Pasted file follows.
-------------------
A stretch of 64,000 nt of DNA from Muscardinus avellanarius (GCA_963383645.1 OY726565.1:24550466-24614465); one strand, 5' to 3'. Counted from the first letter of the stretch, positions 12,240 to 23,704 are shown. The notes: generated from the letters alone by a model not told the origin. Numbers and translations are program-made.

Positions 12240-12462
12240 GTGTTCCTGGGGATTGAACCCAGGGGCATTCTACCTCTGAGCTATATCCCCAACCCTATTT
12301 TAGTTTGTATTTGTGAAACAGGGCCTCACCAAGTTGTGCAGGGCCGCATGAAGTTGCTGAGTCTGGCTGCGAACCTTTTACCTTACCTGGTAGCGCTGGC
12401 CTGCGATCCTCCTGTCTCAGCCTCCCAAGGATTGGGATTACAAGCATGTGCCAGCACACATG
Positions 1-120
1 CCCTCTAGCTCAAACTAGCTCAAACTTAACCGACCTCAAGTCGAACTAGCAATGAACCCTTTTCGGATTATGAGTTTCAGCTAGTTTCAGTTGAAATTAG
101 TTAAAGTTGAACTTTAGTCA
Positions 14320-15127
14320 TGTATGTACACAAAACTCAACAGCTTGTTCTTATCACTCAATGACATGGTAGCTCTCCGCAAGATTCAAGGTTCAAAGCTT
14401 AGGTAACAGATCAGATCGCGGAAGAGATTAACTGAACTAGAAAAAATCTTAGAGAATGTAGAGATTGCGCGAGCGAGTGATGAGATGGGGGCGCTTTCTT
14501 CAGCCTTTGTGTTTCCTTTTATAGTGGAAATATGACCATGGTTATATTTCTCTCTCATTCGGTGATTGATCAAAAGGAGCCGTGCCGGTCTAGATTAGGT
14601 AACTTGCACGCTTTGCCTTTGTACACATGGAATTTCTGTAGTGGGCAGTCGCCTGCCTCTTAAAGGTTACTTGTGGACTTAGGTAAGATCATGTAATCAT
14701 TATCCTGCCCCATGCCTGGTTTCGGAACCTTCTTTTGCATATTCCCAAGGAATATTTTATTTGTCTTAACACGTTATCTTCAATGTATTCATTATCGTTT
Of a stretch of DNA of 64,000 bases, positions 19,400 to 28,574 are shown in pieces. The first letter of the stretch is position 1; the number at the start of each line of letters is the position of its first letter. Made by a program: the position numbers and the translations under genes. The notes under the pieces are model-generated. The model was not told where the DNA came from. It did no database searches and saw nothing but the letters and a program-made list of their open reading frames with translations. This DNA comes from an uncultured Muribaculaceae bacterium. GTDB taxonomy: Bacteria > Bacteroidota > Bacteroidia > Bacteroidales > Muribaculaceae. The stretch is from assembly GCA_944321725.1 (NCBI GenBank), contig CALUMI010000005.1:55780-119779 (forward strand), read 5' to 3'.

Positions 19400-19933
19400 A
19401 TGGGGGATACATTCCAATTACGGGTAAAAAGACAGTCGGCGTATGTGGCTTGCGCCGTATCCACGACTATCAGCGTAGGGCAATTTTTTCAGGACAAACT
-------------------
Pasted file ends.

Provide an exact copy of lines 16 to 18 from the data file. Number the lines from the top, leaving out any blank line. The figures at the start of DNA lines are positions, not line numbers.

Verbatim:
Positions 19400-19933
19400 A
19401 TGGGGGATACATTCCAATTACGGGTAAAAAGACAGTCGGCGTATGTGGCTTGCGCCGTATCCACGACTATCAGCGTAGGGCAATTTTTTCAGGACAAACT